2. The said invitation for bids was dated January 2003 and was published indicating there-in a pre-bid meeting on Friday, 21 February 2003 at 10 AM in Room B207, City Hall.
  3. That on the 3rd day of May 2004, the Plaintiff, Ministry of Local Government and Kampala City Council (then) executed a contract for the provision of solid waste management services.
  4. That the Plaintiff provided solid waste management services to the second Defendant.
  5. That the Plaintiff was issued a certificate of completion on the 17th day of March 2005 by the project manager of the second Defendant, which Project Manager was an engineer with Kawempe division.
  6. That a sum of shillings 30,000,000/= (Uganda shillings thirty million) was paid by the Defendants to the Plaintiff as part payment for the services rendered, leaving a balance of Uganda shillings 41,312,436/= (Uganda Shillings Forty One Million Three Hundred Twelve Thousand Four Hundred Thirty Six).
  7. That clause 43.1 of the contract stated that "the employer shall pay the contractor the amount certified by the project manager within 56 days of the date of each certificate. If the employer makes a late payment, the contractor shall be paid interest on the late payment in the next payment. Interest shall be calculated from the date by which the payment should have been made up to the date when the late payment is made at the prevailing rate of interest for commercial borrowing for each of the currencies in which payments are made."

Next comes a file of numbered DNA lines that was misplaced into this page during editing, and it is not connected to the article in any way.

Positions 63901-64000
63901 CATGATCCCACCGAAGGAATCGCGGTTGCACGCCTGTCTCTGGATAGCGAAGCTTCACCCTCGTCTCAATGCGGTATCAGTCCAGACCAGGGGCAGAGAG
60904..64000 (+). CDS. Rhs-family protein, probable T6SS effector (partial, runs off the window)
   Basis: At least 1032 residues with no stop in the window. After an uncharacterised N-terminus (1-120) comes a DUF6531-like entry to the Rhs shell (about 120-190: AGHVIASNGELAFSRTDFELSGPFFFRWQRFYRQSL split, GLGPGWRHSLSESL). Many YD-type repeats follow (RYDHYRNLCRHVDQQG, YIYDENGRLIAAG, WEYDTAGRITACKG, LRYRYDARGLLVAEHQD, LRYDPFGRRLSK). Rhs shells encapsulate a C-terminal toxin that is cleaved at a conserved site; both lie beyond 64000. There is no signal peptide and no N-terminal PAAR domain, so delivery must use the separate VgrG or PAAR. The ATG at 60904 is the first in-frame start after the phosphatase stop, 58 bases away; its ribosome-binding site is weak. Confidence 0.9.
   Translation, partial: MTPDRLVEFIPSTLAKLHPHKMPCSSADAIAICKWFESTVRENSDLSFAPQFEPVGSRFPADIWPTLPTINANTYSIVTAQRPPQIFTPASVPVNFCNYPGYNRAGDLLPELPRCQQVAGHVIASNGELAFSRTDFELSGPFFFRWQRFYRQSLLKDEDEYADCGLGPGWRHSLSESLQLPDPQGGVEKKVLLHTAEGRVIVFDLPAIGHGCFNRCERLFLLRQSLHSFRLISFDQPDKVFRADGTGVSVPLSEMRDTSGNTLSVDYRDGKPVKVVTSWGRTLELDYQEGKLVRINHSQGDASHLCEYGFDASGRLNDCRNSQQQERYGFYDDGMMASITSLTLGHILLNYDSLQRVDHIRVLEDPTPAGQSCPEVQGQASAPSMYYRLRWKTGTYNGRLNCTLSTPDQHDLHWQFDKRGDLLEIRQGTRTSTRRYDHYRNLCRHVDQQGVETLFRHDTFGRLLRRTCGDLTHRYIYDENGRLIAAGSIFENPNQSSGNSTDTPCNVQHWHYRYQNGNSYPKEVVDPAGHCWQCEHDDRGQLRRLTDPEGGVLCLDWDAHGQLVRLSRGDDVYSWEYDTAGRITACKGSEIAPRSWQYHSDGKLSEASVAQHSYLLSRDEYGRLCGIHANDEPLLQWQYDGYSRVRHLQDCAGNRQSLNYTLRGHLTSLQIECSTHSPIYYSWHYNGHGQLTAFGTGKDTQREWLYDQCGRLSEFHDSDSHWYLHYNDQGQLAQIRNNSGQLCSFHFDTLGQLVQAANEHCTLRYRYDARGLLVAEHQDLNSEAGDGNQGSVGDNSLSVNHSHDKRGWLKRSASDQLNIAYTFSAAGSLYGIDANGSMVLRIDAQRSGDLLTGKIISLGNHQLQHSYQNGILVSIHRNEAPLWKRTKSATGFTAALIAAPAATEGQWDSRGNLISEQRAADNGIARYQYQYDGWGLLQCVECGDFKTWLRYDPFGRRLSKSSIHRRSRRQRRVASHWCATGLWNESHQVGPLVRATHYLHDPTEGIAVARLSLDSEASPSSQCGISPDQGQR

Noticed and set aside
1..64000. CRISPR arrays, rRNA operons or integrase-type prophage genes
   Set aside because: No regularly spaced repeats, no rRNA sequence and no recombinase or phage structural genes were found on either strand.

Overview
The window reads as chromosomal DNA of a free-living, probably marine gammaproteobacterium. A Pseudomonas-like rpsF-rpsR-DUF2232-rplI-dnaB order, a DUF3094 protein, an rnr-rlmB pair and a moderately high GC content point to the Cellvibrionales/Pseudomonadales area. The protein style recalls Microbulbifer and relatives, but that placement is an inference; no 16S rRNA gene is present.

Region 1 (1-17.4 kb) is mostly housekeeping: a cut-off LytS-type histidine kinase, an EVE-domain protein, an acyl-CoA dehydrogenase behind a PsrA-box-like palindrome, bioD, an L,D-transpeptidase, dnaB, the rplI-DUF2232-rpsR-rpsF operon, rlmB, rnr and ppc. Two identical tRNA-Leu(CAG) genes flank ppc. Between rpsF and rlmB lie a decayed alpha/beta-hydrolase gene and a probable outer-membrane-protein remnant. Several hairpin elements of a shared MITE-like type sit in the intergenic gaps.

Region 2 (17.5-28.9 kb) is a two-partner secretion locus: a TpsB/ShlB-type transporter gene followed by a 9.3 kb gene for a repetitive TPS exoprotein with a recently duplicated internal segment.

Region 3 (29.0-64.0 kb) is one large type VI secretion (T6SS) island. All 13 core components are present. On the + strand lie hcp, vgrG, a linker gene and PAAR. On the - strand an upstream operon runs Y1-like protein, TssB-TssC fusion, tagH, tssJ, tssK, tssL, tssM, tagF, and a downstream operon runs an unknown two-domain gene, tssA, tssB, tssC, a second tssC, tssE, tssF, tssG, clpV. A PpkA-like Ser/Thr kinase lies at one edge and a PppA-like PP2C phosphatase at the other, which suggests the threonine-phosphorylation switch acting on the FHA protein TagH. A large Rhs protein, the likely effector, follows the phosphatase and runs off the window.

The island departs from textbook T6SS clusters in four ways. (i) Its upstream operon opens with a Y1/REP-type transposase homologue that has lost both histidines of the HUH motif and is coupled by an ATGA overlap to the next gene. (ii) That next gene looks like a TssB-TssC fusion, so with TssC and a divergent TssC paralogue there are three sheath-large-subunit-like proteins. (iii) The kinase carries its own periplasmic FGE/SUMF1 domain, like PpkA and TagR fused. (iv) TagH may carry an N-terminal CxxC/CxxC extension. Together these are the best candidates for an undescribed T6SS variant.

8. That the said Uganda shillings 30,000,000/= was paid on 14 June 2010."

In the Attorney General's defence it is averred that the Plaintiff is not entitled to any of the remedies sought because the contract is illegal. The Attorney General averred that the Plaintiff’s suit is barred in law, misconceived, frivolous and vexatious and ought to be dismissed with costs.

The court was addressed in written submissions and I will only reproduce the submissions in relation to the second point of law as to whether there was failure to follow the provisions of the Public Procurement and Disposal of Public Assets Act 2003 and if so whether it rendered the contract a nullity and made it unenforceable.

Whether the Defendants are in breach of the contract with the Plaintiff?